My problem is, I have never felt very religious. Since I was 10 I have challenged the teachings of the church and, as I mature into adulthood, I’m beginning to identify as agnostic. When I told my parents, at first they were angry and disappointed. Then they told me I was “just going through a phase.” I know this is more than a phase. It’s a personal belief of mine they have been trying to bury my entire life.
I can’t continue letting them ignore the real me. The stress of constantly having to lie to my parents about my faith is tearing me apart to the point that it interferes with my schoolwork and social life. How can I convince them that this isn’t a phase, and that I’m not the Catholic girl they want me to be? If they continue to refuse to acknowledge my religious beliefs, who can I turn to for support? — Agnostic in Stockton, Calif.
Your parents should not have minimized your feelings by saying they are only a phase because it was dismissive. That said, you must not allow their devout faith — and your lack of it — to become a contest of wills or a basis for argument.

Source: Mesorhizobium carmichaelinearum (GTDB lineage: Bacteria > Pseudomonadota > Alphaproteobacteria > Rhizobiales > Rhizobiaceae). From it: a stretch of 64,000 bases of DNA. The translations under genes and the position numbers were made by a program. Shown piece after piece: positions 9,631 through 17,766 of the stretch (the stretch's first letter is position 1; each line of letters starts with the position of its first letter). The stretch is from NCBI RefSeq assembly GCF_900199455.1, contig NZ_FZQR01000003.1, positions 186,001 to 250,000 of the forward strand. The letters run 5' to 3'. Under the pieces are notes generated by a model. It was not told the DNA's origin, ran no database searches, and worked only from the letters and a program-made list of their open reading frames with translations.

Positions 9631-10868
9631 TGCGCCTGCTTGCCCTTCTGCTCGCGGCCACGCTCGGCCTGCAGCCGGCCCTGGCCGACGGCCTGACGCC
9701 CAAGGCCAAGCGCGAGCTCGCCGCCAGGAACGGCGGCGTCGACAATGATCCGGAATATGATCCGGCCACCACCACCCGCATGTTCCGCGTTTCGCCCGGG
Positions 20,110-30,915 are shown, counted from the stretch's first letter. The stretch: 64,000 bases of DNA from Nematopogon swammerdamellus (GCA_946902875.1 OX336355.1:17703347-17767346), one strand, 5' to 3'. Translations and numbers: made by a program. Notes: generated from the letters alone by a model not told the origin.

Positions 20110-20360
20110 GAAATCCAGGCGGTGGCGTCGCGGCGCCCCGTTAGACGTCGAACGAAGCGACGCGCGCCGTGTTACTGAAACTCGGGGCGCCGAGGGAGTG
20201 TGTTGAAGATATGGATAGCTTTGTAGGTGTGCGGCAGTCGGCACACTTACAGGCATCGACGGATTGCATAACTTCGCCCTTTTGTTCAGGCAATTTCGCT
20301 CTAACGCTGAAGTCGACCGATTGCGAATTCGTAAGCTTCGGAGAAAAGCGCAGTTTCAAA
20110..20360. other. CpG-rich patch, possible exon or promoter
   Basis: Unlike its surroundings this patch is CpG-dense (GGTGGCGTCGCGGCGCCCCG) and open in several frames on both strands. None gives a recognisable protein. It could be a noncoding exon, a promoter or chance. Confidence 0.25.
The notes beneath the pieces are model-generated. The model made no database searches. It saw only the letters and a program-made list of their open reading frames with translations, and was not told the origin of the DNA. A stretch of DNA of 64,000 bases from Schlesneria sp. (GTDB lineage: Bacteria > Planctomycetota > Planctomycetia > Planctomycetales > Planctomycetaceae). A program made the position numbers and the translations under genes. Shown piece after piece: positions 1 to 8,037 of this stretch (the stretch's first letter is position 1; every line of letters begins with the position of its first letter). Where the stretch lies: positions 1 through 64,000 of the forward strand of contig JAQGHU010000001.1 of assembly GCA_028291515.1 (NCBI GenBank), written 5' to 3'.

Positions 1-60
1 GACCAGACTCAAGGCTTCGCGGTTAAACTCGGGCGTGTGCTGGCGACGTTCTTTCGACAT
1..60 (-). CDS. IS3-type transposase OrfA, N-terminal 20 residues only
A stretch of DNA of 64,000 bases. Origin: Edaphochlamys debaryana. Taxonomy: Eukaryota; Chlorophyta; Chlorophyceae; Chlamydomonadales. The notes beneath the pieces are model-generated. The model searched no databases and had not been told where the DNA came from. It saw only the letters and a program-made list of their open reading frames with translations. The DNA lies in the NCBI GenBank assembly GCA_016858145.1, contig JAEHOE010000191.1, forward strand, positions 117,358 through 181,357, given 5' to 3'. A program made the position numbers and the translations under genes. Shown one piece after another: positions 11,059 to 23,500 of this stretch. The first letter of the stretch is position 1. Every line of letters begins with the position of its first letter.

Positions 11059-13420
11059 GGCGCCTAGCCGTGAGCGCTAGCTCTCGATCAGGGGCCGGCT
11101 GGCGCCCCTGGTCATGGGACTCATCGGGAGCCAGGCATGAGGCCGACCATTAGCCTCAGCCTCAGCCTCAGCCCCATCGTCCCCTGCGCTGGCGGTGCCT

This is an important time in your life with your parents as you enter adulthood. Thank them for the great foundation they have given you. Tell them you hope they will continue to love you as you explore what your beliefs are on this spiritual journey — because it IS a journey.
The opposite of faith is not doubt; it is certainty.Friends drift apart
DEAR ABBY: My friend “Molly” and I have been good friends for two years. But this year at school she has gotten new friends, and our relationship is slowly fading away. I’m not sure what to do. Should I wait and see what happens later on down the road or talk to her about it? Please help me. — Left Out in Cedar Rapids
DEAR LEFT OUT:
What you’re experiencing is painful, but it is also a part of life. The fact is, friendships don’t always stay the same or last forever.
Your idea of talking to Molly about this is a good one because you won’t be left wondering what happened or blame yourself. But you should also explore ways of making new friends. If there are after-school clubs, special interest groups or other activities you can join, they will give you the chance to meet new people. By staying busy, you won’t miss Molly so much and may even form more long-lasting friendships.Wear what you like
DEAR ABBY: I’m getting married next year. I am very excited to be marrying my fiance, a kind and caring man. But I am not at all excited to go dress shopping. What should I do? — No-Frills Girl in Dayton, Ohio
DEAR NO-FRILLS GIRL:
No law says you must go dress shopping for your wedding if you don’t want to. Tailor your wedding to your own tastes, and make it simple and casual. It’s your day, so do what feels right for you.
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